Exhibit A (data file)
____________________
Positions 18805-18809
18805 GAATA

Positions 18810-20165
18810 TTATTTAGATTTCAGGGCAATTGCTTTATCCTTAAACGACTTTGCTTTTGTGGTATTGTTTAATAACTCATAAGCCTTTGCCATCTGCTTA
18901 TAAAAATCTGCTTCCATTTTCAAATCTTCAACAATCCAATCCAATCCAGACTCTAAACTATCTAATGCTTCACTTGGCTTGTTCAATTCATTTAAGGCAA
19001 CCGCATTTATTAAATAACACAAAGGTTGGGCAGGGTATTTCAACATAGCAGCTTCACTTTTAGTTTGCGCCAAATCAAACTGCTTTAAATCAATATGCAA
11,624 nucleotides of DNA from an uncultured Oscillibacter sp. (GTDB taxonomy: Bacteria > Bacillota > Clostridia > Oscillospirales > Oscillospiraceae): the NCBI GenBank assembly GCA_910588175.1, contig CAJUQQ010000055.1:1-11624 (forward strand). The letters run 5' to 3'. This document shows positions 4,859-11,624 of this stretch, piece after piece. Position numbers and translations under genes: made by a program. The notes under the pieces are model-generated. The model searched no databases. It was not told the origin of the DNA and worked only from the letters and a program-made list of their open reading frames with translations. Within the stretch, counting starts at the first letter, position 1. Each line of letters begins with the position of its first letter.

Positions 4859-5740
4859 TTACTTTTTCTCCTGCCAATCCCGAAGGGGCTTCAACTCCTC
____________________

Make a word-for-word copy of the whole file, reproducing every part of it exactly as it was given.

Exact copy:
Positions 18805-18809
18805 GAATA

Positions 18810-20165
18810 TTATTTAGATTTCAGGGCAATTGCTTTATCCTTAAACGACTTTGCTTTTGTGGTATTGTTTAATAACTCATAAGCCTTTGCCATCTGCTTA
18901 TAAAAATCTGCTTCCATTTTCAAATCTTCAACAATCCAATCCAATCCAGACTCTAAACTATCTAATGCTTCACTTGGCTTGTTCAATTCATTTAAGGCAA
19001 CCGCATTTATTAAATAACACAAAGGTTGGGCAGGGTATTTCAACATAGCAGCTTCACTTTTAGTTTGCGCCAAATCAAACTGCTTTAAATCAATATGCAA
11,624 nucleotides of DNA from an uncultured Oscillibacter sp. (GTDB taxonomy: Bacteria > Bacillota > Clostridia > Oscillospirales > Oscillospiraceae): the NCBI GenBank assembly GCA_910588175.1, contig CAJUQQ010000055.1:1-11624 (forward strand). The letters run 5' to 3'. This document shows positions 4,859-11,624 of this stretch, piece after piece. Position numbers and translations under genes: made by a program. The notes under the pieces are model-generated. The model searched no databases. It was not told the origin of the DNA and worked only from the letters and a program-made list of their open reading frames with translations. Within the stretch, counting starts at the first letter, position 1. Each line of letters begins with the position of its first letter.

Positions 4859-5740
4859 TTACTTTTTCTCCTGCCAATCCCGAAGGGGCTTCAACTCCTC